Now what is required is a coherent dissection of the spheres through which alienation occurs and is sustained through the use of man as a commodity, or as Marx more specifically states – ‘a miserable commodity’ (Colletti, L; 1975) in order to conceptualize man’s profit-maximizing utility within society and the possibility of this alienation to become eliminated, returning man to his natural state. Marx observed man within a capitalist state where he has become a vital means of producing capital through his labour. Man no longer exercises his essence as a species-being in productive labour for the good of others, but on the contrary, he becomes detached from his essence and the product of his labour is abstracted as a means to produce for the sake of capital. In this sense man becomes reduced to nothing but a machine; the more capital the product of his labour acquires, the more the worker will be encouraged to produce through the influence of wages.
The appeal of this profit for the worker sustains his alienated state by further sacrificing his ‘body and spirit’ for the sake of his wages; “..the more they want to earn the more they must sacrifice their time and perform slave labour in which their freedom is totally alienated in the service of avarice…” (Bottomre; 1963, pg 71) So essentially the increase in production and specifically the power of man’s product of his labour suppresses him further into an alienated state at the cost of his humanity. His fulfilment at work is minimal; on the contrary, he is miserable and survives only as a means to produce capital. The worker remains detached from the product of his labour and produces only wages in an attempt to prosper in the same way as the capitalist seeks to prosper – only the prosperity of the capitalist ascends at a higher level through the exploitation of the worker. (ibid).
From here competition becomes almost predictable as another condition accentuating the alienation of the worker. As the greed of the capitalist grows and the productive value of the object of production increases, the relationship the worker has with the product of his labour deteriorates. As Marx states in his First Manuscript on Alienated Labour, “…the more value he creates, the more worthless he becomes….the more civilized the product, the more barbarous the worker….the more refined his product the more crude and misshapen the worker…” (cited in Bottomore; 1963 pg 122) Here competition is seen to accentuate mans state of alienation through his use as a commodity. The worker’s exploitation as a commodity reduces his labour to that of a machine, causing the maintenance of the worker’s welfare to also carry with it the attributes of a mechanical object;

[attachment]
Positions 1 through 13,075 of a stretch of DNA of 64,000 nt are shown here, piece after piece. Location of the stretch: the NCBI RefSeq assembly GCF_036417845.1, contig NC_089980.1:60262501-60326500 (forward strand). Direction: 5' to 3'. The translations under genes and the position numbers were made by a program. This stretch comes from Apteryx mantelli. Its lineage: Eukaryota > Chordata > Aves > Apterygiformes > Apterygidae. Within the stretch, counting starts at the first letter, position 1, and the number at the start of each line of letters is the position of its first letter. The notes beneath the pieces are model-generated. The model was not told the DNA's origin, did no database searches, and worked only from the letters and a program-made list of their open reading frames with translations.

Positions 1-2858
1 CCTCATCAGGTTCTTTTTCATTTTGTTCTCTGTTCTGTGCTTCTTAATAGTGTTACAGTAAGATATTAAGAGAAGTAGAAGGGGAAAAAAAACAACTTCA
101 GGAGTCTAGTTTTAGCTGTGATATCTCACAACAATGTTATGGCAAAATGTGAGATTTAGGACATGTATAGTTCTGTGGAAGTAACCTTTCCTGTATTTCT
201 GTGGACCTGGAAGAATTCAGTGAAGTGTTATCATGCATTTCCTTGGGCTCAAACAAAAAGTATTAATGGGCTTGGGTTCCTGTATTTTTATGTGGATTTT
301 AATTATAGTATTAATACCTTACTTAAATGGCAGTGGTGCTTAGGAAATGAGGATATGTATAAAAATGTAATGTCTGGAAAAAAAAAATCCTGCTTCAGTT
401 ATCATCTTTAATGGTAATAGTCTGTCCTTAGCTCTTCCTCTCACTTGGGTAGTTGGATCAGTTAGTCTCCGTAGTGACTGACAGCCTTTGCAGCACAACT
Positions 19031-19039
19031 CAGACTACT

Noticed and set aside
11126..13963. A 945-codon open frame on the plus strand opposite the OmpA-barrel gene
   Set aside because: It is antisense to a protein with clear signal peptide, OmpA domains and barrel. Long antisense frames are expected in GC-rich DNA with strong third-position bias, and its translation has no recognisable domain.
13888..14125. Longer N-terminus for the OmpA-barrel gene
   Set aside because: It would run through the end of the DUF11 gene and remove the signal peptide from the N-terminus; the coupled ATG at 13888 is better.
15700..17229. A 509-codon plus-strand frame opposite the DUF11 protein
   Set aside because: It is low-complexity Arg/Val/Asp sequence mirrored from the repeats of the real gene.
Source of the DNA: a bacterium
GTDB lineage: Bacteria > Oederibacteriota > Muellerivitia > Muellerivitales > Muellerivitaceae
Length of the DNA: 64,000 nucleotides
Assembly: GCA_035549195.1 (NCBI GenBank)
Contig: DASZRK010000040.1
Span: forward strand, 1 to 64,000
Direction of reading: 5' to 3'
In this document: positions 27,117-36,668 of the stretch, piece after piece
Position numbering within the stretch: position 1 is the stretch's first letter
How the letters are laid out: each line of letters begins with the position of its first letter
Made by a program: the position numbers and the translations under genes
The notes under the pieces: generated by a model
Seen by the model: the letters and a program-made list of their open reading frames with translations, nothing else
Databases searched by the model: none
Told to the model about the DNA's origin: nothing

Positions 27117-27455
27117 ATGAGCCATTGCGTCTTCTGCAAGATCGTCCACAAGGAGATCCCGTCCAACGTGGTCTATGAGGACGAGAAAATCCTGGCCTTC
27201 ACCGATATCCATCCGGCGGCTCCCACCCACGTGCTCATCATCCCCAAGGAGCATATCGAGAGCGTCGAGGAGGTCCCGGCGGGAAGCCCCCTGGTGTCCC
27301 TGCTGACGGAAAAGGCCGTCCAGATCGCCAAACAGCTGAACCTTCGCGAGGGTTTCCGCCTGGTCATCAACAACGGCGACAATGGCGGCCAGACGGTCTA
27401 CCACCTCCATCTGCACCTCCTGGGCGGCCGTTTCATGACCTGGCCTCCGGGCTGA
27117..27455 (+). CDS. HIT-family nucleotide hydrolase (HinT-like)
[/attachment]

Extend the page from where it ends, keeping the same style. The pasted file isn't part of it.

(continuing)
“.. as far as political economy is concerned, the requirements of the worker can be narrowed down to one: the need to support him while he is working and prevent the race of workers from dying out. ”. (ibid, pg 137) It is these relations between wages, labour and the product of labour that Marx believes to be responsible for the de-humanisation of man. With the economic conditions and considerations of capital Marx has provided, it is clear to see that man has been deduced from his natural state as a species-being, to that of a commodity solely as a consequence of capital interest and competition. Through the exploration of the various features of market exchange and modes of production within the state, Marx derives a critique upon the political economy as a result of the inability of a man to own the product of his labour in a Capitalist society where, as mentioned previously – only the capitalist prospers.
Marx’s critique elaborated the concept of ‘private property’ which sustained alienation and concluded that the abolition of alienation would require the abolition of private property; which itself would require a shift in the political economy. His thesis arose from his recognition of the enslavement of workers as commodities as a result of a competing market economy that man had become unfortunate enough to be represented within as a form of ‘living capital’. The man became a form of private property as both labour and capital; of which both have evidently been portrayed as being alien to him. Yet Marx believes that these alienating features of private property can be overcome in a state where mutual production and conditions of labour are not alienating.
Marx postulates that in present society, wealth resides in producing objects and this is an attribute of alienation. Previously in more communal societies (for example that of tribes) wealth resided in natural objects, thus the alienation of man from the object of his production was non-existent (Avineri; 1968). Property ownership in previous tribal communes represented social identification as opposed to individual prosperity (ibid). In the present society, the perfect political state for Marx ( where individuals acknowledge their capacities as species-beings) is that of a communist state. A state where man produces not for the sake of capital, but for the sake of others. The only means to achieve this end would therefore require the abolition of private property which produces this capital.